When I opened the linked website on the gardening expert’s page, there was a jarring list of his most popular website topic words including fertilizer, disease, pruning, weed, herbicide, poison, glyphosate, Roundup, pests, pre-emergent, and pesticide. This list is not reflective of an ecologically forward sensibility and lags behind the kind of gardening information ecologically aware homeowners want to learn about.

My lush rewilded yard does not need an chemicals to maintain it. Traditional gardening advice is not needed! (Photo from September)

On the website wildlife is often mentioned in the context of controlling critters such as moles, voles, chipmunks, or rabbits as well as how to scare away a flock of roosting black birds or minimize snake habitat in your yard. Pesky squirrels are a popular topic, and a common suggestion is to trap and relocate them. No mention is made that doing this is a certain death sentence for a squirrel with only a 3% chance of survival. I have an older neighbor who must follow this expert’s inhumane advice because every summer I watch helplessly as the he traps and relocates squirrels to protect his handful of homegrown tomatoes.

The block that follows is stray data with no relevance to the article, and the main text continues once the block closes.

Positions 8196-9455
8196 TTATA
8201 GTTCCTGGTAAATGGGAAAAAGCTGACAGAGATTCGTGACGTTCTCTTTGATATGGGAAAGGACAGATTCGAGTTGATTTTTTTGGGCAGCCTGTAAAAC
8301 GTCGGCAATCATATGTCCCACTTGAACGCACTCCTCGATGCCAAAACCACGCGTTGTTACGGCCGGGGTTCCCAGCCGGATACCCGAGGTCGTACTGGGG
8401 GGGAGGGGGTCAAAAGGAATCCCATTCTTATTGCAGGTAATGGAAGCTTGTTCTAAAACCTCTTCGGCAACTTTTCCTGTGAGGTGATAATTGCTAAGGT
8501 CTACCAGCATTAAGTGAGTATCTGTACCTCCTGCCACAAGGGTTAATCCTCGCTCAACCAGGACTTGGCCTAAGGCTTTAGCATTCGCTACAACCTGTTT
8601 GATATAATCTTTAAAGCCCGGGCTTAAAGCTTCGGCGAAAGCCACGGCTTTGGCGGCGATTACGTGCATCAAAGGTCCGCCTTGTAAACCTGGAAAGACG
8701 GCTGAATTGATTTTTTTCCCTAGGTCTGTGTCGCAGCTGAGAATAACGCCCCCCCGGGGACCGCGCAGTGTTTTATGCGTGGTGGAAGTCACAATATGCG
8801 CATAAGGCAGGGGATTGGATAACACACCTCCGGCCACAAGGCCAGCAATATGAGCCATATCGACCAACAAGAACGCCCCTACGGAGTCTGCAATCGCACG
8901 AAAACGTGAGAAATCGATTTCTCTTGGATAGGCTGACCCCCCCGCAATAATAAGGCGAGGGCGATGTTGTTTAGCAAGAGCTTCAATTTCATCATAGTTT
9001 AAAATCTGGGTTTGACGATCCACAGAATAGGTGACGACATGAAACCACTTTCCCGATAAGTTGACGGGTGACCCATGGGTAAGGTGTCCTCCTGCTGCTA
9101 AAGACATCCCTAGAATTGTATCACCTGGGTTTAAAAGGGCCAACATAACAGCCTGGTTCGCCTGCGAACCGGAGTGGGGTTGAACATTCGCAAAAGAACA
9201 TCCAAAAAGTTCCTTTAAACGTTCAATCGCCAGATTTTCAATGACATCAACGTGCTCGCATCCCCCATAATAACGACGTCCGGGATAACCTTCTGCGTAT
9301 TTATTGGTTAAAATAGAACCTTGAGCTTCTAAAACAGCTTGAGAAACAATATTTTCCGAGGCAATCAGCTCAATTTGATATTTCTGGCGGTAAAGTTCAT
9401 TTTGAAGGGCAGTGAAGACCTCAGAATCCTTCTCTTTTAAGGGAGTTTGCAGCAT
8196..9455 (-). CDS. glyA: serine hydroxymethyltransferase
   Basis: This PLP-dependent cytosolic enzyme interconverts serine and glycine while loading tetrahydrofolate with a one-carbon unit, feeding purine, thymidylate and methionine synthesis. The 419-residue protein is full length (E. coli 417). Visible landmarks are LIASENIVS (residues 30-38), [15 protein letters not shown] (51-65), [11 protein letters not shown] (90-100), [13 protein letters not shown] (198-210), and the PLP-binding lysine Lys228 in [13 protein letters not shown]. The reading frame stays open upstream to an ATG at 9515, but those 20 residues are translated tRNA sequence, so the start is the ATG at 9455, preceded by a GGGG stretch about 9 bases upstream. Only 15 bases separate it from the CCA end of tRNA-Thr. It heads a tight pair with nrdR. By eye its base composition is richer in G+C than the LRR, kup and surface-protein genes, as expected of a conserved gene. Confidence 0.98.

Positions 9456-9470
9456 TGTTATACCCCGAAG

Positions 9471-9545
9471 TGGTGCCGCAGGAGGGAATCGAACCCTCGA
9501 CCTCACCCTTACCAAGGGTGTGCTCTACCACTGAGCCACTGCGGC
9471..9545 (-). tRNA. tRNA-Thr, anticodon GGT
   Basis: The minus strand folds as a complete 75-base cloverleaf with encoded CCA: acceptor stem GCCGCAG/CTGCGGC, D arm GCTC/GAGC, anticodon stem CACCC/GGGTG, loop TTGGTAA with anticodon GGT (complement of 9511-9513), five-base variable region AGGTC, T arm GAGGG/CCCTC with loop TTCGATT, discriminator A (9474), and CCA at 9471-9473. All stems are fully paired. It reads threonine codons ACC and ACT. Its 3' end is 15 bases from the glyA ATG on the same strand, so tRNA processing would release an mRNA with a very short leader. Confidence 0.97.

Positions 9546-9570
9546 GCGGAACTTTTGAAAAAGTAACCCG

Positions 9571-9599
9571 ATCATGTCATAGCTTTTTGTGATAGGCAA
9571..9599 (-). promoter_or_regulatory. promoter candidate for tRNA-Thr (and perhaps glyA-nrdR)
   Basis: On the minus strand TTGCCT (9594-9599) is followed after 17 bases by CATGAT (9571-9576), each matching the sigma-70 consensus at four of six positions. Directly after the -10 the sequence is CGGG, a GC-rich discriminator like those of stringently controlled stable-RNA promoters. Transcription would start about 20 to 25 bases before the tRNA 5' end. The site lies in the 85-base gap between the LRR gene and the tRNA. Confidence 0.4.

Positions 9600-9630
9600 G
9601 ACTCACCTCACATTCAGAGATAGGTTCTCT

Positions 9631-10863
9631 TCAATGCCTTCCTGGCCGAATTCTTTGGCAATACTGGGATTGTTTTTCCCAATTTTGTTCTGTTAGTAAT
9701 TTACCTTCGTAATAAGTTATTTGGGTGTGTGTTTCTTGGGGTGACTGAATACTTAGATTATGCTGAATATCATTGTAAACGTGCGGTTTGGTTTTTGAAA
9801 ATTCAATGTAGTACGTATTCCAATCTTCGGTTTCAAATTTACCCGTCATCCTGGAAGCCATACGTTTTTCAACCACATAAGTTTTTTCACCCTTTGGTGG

When my neighbor follows an expert's advice to trap and relocate "my" squirrels, he's throwing off the ecosystem in the neighborhood.

Old school gardening experts like this one with a large flock of faithful followers who value their opinion are in the best position to lead the charge for embracing more eco-friendly gardening practices. Yet instead of setting trends by educating the public about naturescaping, rewilding, sustainability, habitat gardening, or native plants many are behind the curve and letting an outdated gardening aesthetic dictate their focus. I wonder if it gets tiresome teaching what poison to use to get rid of native violets in fescue lawns. (There was advice about this on the website!) In my zip code native violets host 26 species of butterfly and moth caterpillars including the giant leopard moth. It’s so hard to fathom this anachronistic world where monoculture lawn care still rules and there is so much advice involving some kind of trap or chemical solution. If you want to know about caterpillar insecticide, carpenter bee traps, using Roundup underneath bird feeders to prevent seeds from sprouting, or painting lawns green in winter this is the place to go.

Carpenter bees are super pollinators, not pests to be destroyed. Like all native bees, their populations are steadily declining. Advice to trap and kill them is out of touch with the big environmental picture.